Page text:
Coronavirus tool kit may aid families with autistic children during lockdown

To help families cope with the sudden loss of professional support during the pandemic, one team in France has created a set of resources and information.

By Richard Delorme, Benjamin Landman
21 April 2020 | 4 min read
Illustration by Max Guther
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On 17 March, France went on lockdown to slow the spread of the coronavirus, joining many other countries in Europe.

French authorities ordered residents to stay at home and closed schools, as well as institutions that provide care and support for autistic children and adults. The lockdown included our institution, the Center of Excellence for Autism Spectrum Disorders and Neurodevelopmental Disorders (InovAND), in Paris.

Lockdowns are challenging under any conditions. In large urban areas, including Paris and its suburbs, families often must remain isolated in cramped apartments, an experience that is particularly difficult for the community we serve — families with one or more children who have autism or other conditions of brain development.

To help these families cope with the sudden loss of professional support precipitated by the lockdown, we have created more than 30 instructional modules designed to provide resources, counsel, information, lessons, schedules and overall aid to families confined to their homes.

Each module features evidence-based techniques adapted to the conditions of the lockdown. The resources integrate general cognitive and behavioral strategies, as well as specific practices drawn from the Early Start Denver Model and the Preschool Pediatric Autism Communication Therapy.

The modules also provide concrete guidance, along with specific examples and worksheets for structuring days, tasks and activities, and tips for behavioral management and self-care.

An urgent need:

The need for a solution like our tool kit became apparent after the shock of the first week of confinement had worn off.

During the lockdown, many parents of children with autism or other conditions lost most or all their institutional, educational and therapeutic support, leaving them to independently manage the daily and hourly issues related to their child’s condition, ranging from helping children focus on homework to managing their meltdowns.

Most families will have had experience handling these problems, but not all day and all week, with no opportunity to go outdoors.

News reports about the pandemic have also increased anxiety. Some parents of autistic children with immune or heart problems, for example, worried that a coronavirus infection could prove fatal for their child. Autistic children expressed increased separation anxiety at bedtime, an increase in obsessions and compulsions (particularly rituals linked to the fear of being contaminated), or states of acute stress disorder.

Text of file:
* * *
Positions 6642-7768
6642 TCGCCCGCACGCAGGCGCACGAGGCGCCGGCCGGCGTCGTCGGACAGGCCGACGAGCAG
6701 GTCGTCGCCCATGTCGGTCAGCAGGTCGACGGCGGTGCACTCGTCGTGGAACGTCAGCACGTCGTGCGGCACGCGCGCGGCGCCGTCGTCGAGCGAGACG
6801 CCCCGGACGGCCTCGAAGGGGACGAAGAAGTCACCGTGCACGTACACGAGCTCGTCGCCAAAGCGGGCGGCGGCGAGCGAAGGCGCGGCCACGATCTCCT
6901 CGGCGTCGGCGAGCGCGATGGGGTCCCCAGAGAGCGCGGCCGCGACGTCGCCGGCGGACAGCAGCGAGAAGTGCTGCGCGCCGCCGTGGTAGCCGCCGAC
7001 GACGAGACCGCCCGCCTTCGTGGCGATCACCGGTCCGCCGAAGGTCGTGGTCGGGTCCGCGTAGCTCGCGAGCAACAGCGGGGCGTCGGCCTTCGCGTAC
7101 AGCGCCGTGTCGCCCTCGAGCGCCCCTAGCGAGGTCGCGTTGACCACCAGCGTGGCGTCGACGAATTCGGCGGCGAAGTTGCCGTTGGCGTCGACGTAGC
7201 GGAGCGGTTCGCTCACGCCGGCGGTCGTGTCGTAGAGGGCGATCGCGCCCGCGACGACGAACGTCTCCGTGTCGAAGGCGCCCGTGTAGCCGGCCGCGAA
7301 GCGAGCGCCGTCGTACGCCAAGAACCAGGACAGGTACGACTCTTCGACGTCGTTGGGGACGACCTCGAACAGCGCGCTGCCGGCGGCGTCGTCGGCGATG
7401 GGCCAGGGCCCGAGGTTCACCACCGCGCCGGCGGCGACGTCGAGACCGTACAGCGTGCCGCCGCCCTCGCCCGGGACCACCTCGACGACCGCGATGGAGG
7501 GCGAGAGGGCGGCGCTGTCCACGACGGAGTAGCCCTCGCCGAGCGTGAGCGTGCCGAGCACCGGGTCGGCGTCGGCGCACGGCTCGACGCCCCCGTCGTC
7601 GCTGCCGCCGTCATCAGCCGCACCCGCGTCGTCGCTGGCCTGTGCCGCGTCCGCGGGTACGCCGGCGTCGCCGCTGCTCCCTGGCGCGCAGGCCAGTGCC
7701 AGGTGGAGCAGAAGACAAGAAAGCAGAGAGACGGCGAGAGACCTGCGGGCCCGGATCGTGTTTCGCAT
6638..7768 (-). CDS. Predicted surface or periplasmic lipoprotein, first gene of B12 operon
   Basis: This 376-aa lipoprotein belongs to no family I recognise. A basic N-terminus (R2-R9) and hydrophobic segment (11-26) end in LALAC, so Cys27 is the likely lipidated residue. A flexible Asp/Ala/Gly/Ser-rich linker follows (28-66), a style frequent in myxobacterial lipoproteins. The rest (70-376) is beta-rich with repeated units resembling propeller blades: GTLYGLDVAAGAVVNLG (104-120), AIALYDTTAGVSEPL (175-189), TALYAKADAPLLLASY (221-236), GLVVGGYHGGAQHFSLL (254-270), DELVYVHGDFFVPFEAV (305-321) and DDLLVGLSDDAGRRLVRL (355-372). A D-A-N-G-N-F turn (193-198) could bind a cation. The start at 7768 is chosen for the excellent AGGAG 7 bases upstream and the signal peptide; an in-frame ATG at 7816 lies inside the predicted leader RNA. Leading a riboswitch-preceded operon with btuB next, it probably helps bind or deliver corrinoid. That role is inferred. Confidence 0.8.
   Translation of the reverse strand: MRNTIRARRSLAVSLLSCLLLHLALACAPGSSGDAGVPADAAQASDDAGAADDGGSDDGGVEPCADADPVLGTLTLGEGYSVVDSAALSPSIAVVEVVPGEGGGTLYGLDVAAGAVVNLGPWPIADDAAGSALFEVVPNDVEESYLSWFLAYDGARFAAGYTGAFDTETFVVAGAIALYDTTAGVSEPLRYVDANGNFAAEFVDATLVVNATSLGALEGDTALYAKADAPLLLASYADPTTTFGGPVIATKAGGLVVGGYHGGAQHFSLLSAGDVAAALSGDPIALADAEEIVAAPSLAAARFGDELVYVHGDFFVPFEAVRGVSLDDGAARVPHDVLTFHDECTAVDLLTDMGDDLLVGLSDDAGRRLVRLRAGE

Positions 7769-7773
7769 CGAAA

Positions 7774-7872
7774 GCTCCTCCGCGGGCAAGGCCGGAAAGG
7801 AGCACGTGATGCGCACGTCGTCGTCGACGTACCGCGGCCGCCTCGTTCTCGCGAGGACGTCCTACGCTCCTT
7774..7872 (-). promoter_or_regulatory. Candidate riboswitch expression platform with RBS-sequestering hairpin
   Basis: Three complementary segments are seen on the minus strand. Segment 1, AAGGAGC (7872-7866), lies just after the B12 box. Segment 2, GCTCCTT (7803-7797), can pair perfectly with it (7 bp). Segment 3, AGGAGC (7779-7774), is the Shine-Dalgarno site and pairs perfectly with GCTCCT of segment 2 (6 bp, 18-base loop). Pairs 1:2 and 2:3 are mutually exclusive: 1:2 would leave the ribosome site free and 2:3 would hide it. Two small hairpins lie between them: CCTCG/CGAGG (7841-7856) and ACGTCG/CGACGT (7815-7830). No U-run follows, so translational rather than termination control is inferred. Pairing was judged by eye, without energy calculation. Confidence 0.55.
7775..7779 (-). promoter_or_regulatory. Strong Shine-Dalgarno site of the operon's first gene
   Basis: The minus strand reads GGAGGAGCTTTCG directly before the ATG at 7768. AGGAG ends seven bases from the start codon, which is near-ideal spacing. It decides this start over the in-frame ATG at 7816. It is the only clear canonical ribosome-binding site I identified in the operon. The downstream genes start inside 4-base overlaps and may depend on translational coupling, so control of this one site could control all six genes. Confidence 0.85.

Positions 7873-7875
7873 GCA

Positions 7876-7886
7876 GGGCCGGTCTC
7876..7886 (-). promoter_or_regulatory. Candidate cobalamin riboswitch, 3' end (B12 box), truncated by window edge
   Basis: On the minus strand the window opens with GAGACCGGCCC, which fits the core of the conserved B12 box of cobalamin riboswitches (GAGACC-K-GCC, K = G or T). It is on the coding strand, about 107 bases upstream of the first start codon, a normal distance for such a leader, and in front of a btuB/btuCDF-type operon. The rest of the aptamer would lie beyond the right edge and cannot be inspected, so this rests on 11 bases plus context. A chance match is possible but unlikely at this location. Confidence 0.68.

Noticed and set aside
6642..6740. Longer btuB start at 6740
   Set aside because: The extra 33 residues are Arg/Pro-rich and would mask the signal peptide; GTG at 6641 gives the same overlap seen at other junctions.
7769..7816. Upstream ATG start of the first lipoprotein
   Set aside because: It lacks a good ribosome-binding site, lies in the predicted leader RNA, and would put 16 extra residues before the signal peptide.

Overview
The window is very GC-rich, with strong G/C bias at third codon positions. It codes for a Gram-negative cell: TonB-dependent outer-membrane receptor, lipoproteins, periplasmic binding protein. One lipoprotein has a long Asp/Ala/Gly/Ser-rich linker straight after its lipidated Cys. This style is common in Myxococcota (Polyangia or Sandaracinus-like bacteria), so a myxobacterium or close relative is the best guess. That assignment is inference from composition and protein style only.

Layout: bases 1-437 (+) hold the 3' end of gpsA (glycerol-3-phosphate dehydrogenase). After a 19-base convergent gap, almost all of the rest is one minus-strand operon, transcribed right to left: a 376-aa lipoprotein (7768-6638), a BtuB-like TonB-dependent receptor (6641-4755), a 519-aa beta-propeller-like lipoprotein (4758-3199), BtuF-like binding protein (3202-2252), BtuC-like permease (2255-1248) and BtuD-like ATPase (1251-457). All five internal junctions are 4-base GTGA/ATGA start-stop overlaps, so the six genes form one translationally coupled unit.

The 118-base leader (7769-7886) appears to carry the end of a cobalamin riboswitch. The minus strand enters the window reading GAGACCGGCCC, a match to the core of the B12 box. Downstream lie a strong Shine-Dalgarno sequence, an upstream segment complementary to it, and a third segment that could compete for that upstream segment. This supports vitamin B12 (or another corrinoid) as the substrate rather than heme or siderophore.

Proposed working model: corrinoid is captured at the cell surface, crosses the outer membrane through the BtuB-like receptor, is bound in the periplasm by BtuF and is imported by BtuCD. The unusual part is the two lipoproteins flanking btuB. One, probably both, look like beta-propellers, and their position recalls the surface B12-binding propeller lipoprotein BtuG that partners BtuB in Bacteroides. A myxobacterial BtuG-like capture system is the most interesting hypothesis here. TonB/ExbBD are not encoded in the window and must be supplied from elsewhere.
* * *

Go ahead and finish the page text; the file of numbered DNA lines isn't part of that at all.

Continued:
Parents who themselves have a chronic condition such as diabetes, high blood pressure or obesity grew concerned about their own fate or that of their elderly parents. The death of a parent or a grandparent could rob an autistic child not only of a primary, stabilizing bond but also of their strongest advocate, causing intense stress.

Strategies that our team had patiently helped families learn over days, weeks and months unraveled within a matter of days.

We also heard that progress with prosocial behaviors slowed, and associated conditions such as hyperactivity, attention deficit and impulsivity became more prominent.

Scale and breadth:

We had our work cut out for us. We developed individual modules for parents of children who have autism or a range of related conditions from attention deficit hyperactivity disorder to speech and language delay or Phelan-McDermid syndrome.

Other modules focus on topics such as stimulating the cognitive development of a child younger than 2, psychomotor therapy, managing screen use and dealing with oppositional behavior.

Modules also address the needs of parents, such as how to prevent passing on anxiety about the pandemic to children, how to help children when a loved one dies and how to practice self-care while caring for others.

Word spread quickly about the tool kit, with the landing page soon receiving some 20,000 visits daily. French government websites, as well as hundreds of organizations serving parents of children with these conditions, have published some of the modules.

Other countries have published sites that mirror our tool kit or have published translations in English and Spanish. Parents also may choose to translate the pages using free online services such as Google Translate.

Our research partners at the Institut Pasteur and other institutes are helping us refine the tool kit. Collaborations with clinicians, researchers and autistic people and their families will help us develop ways to improve the everyday lives of the families.

We have heard people say that things will improve after the pandemic ends. But in our community, we can see that some things have already changed for the better. Unlike the pandemic, these relationships and partnerships will endure.


Richard Delorme is head of the Center of Excellence for Autism Spectrum Disorders and Neurodevelopmental Disorders at Robert Debré Hospital in Paris. Benjamin Landman is chief resident at the center.